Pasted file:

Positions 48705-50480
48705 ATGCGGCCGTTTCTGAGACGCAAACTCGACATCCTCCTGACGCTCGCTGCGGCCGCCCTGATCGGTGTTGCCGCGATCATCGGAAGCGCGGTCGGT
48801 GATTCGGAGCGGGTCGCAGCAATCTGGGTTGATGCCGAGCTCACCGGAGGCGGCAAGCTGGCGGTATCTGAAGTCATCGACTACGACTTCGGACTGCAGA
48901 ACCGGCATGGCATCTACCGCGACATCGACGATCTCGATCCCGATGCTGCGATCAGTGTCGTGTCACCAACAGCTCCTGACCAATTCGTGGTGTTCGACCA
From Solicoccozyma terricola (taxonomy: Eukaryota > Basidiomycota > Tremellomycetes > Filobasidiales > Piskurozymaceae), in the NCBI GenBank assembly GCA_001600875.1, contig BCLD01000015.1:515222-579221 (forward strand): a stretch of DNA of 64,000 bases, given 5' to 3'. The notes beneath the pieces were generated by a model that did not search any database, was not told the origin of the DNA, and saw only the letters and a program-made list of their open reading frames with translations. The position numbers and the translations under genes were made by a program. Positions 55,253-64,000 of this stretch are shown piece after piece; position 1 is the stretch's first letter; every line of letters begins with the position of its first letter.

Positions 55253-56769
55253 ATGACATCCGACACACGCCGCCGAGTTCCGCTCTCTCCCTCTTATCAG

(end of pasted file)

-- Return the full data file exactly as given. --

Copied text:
Positions 48705-50480
48705 ATGCGGCCGTTTCTGAGACGCAAACTCGACATCCTCCTGACGCTCGCTGCGGCCGCCCTGATCGGTGTTGCCGCGATCATCGGAAGCGCGGTCGGT
48801 GATTCGGAGCGGGTCGCAGCAATCTGGGTTGATGCCGAGCTCACCGGAGGCGGCAAGCTGGCGGTATCTGAAGTCATCGACTACGACTTCGGACTGCAGA
48901 ACCGGCATGGCATCTACCGCGACATCGACGATCTCGATCCCGATGCTGCGATCAGTGTCGTGTCACCAACAGCTCCTGACCAATTCGTGGTGTTCGACCA
From Solicoccozyma terricola (taxonomy: Eukaryota > Basidiomycota > Tremellomycetes > Filobasidiales > Piskurozymaceae), in the NCBI GenBank assembly GCA_001600875.1, contig BCLD01000015.1:515222-579221 (forward strand): a stretch of DNA of 64,000 bases, given 5' to 3'. The notes beneath the pieces were generated by a model that did not search any database, was not told the origin of the DNA, and saw only the letters and a program-made list of their open reading frames with translations. The position numbers and the translations under genes were made by a program. Positions 55,253-64,000 of this stretch are shown piece after piece; position 1 is the stretch's first letter; every line of letters begins with the position of its first letter.

Positions 55253-56769
55253 ATGACATCCGACACACGCCGCCGAGTTCCGCTCTCTCCCTCTTATCAG